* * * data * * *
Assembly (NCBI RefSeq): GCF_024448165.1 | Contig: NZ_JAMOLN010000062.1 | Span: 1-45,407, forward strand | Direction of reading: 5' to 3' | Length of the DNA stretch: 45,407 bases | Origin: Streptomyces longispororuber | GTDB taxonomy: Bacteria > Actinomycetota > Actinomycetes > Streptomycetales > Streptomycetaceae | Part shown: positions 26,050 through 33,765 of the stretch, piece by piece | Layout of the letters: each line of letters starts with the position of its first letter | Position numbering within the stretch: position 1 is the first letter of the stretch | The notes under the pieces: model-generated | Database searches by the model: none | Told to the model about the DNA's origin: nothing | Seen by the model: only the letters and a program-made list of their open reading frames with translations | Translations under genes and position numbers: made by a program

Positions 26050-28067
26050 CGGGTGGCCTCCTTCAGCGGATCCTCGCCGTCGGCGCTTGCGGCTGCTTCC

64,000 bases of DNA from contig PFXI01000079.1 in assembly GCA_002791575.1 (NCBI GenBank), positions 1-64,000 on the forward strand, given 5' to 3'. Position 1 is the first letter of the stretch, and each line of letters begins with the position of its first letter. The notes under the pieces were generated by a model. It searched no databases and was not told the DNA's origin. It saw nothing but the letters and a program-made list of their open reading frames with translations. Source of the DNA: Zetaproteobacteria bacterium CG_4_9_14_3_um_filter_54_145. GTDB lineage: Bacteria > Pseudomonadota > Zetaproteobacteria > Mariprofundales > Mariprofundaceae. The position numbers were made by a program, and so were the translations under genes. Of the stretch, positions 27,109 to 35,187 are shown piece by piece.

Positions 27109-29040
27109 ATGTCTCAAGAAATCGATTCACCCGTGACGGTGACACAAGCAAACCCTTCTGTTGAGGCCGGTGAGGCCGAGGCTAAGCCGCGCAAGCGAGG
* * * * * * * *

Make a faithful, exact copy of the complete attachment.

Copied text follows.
Assembly (NCBI RefSeq): GCF_024448165.1 | Contig: NZ_JAMOLN010000062.1 | Span: 1-45,407, forward strand | Direction of reading: 5' to 3' | Length of the DNA stretch: 45,407 bases | Origin: Streptomyces longispororuber | GTDB taxonomy: Bacteria > Actinomycetota > Actinomycetes > Streptomycetales > Streptomycetaceae | Part shown: positions 26,050 through 33,765 of the stretch, piece by piece | Layout of the letters: each line of letters starts with the position of its first letter | Position numbering within the stretch: position 1 is the first letter of the stretch | The notes under the pieces: model-generated | Database searches by the model: none | Told to the model about the DNA's origin: nothing | Seen by the model: only the letters and a program-made list of their open reading frames with translations | Translations under genes and position numbers: made by a program

Positions 26050-28067
26050 CGGGTGGCCTCCTTCAGCGGATCCTCGCCGTCGGCGCTTGCGGCTGCTTCC

64,000 bases of DNA from contig PFXI01000079.1 in assembly GCA_002791575.1 (NCBI GenBank), positions 1-64,000 on the forward strand, given 5' to 3'. Position 1 is the first letter of the stretch, and each line of letters begins with the position of its first letter. The notes under the pieces were generated by a model. It searched no databases and was not told the DNA's origin. It saw nothing but the letters and a program-made list of their open reading frames with translations. Source of the DNA: Zetaproteobacteria bacterium CG_4_9_14_3_um_filter_54_145. GTDB lineage: Bacteria > Pseudomonadota > Zetaproteobacteria > Mariprofundales > Mariprofundaceae. The position numbers were made by a program, and so were the translations under genes. Of the stretch, positions 27,109 to 35,187 are shown piece by piece.

Positions 27109-29040
27109 ATGTCTCAAGAAATCGATTCACCCGTGACGGTGACACAAGCAAACCCTTCTGTTGAGGCCGGTGAGGCCGAGGCTAAGCCGCGCAAGCGAGG